True: All parents have the right to influence their own child’s education. Equally true: No parent has the right to dictate the education of all children based on their own personal beliefs.
The current controversy over including LGBTQ+ stories in classroom libraries in Loudoun County schools comes down to an attempt by some parents to impose their personal viewpoints on the entire school district. The National Coalition Against Censorship, which advocates for kids’ right to read, calls this “viewpoint discrimination.” And the collateral damage of this discrimination is borne not by the parents but by the children. Because, in truth, this controversy is about more than free speech principles. It’s about empathy and making kids’ lives less painful, sometimes to the point of saving them.
I published my first Young Adult novel, “Boy Meets Boy,” 16 years ago, which means that for 16 years I’ve witnessed the importance of getting LGBTQ+ literature into the hands of children and teenagers. For LGBTQ+ kids, the literature can be a lifeline – a word that is not a metaphor here. It is an actual lifeline, telling kids their lives have worth, and giving them the strength to keep on going even when they want to give up on life itself. And for kids who don’t identify as LGBTQ+, the books provide a window into what kids around them are going through, which helps them become better allies and better people. Books are one of the safest and most valuable ways to learn about difference and build empathy. We authors don’t create the world with our stories. Instead, we show the world as it is and as it can be. The power of that certainly scares some people; but for the kids who need it, it’s essential.
The existence of LGBTQ+ stories isn’t enough. Students must be able to access them. They must be able to read them when they’re struggling with their own feelings and need to know they are not alone. When they’re not sure if their families will be open to discussing their experiences, they need guidance to navigate to the safe and sure place they need to be. When they need help putting their own stories into words, they need the help of other stories that link them to the wider world.
Books that honor LGBTQ+ histories and narratives are disproportionately censored in schools, in an attempt (almost always doomed) to silence LGBTQ+ voices in the community and the classroom. Such censorship stigmatizes an already marginalized community and is especially harmful to LGBTQ+ youth who face serious threats to their mental and physical health. Classrooms should be welcoming spaces where students can ask questions and express their own thoughts, trusting that their teachers will be ready to guide them toward deeper understanding and away from the despair that comes from how they are seen, not who they are.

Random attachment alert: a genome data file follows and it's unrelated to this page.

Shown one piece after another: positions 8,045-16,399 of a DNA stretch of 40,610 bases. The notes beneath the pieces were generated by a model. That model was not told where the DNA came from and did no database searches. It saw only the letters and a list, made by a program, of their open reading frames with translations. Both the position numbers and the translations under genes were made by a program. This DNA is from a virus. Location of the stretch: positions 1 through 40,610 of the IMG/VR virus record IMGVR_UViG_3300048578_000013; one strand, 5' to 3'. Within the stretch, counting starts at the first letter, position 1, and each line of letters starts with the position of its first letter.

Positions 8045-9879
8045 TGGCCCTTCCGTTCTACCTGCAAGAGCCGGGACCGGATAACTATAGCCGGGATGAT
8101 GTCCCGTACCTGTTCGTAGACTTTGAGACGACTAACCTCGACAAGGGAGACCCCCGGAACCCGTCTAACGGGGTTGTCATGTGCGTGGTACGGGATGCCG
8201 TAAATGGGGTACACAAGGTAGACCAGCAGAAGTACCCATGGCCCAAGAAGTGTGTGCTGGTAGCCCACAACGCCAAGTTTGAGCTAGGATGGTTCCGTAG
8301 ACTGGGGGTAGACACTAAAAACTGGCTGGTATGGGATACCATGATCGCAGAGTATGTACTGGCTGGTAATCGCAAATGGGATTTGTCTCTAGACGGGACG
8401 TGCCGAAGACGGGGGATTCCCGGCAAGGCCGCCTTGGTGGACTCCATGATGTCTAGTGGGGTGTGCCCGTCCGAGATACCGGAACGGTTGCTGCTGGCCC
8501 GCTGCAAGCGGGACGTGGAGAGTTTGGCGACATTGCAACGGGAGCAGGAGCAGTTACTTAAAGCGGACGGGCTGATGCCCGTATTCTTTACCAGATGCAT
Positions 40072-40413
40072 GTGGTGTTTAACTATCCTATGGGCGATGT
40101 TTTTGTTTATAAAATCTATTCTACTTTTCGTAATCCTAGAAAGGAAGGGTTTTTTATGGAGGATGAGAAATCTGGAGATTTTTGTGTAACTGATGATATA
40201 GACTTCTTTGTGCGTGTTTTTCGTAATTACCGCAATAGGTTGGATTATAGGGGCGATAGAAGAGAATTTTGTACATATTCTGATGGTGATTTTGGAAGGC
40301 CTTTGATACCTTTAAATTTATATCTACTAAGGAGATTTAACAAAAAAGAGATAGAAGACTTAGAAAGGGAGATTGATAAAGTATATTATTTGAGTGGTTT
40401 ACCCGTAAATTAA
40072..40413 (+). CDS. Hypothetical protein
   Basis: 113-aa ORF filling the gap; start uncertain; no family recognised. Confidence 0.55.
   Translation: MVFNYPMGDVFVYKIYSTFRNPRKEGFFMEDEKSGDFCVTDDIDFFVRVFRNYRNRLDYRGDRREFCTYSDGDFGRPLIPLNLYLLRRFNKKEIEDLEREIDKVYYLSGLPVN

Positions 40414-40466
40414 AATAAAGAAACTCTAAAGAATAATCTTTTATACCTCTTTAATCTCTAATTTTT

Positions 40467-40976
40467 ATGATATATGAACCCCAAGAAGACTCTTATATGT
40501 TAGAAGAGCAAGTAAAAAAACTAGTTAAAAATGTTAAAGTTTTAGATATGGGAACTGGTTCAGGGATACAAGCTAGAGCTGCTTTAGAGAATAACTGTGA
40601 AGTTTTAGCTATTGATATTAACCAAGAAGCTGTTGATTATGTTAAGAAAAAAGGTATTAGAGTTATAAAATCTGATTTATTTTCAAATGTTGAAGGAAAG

Too often, censorship masks itself as the much more palatable idea of “protection.” We all want to protect our children. But preventing them from learning, discovering worlds and lives beyond their own, stifling their inquiry and growth, does nothing to protect children – it only protects parents from having to explain the world around them.
Acknowledging the existence of diversity in gender expression and identity does not make a story sexually explicit. A kiss between two boys is no more graphic than a kiss between a boy and a girl. Books like "Prince and Knight," which uses a traditional fairy tale to tell a love story between two male characters, and "My Princess Boy," about a boy expressing himself by wearing dresses, are age-appropriate children’s books that have been challenged for “sexual explicitness” despite the fact that they have no references to sex. Depriving students of access to these books creates a dangerous narrative that omits the experiences of millions. How is empathy to grow in such an environment? Every time a book about LGBTQ+ characters is removed from the shelf, a child is told they don’t matter, their story isn’t important, their life isn’t valuable.
Loudoun County Public Schools must remember its goals for the Diverse Classroom Library initiative: “To invest in celebrating its student population” by choosing books that “reflect and honor our student population and those around them.”
Love is the reason these books have been written. Love is the reason these books are read. And love is the reason these books will be defended, and will continue to be shared.
David Levithan is the author of “Boy Meets Boy,” “Two Boys Kissing,” “Nick and Norah’s Infinite Playlist” (with Rachel Cohn), along with other titles. He is the publisher and editorial director at Scholastic. The National Coalition Against Censorship promotes freedom of thought, inquiry and expression and opposes censorship in all its forms.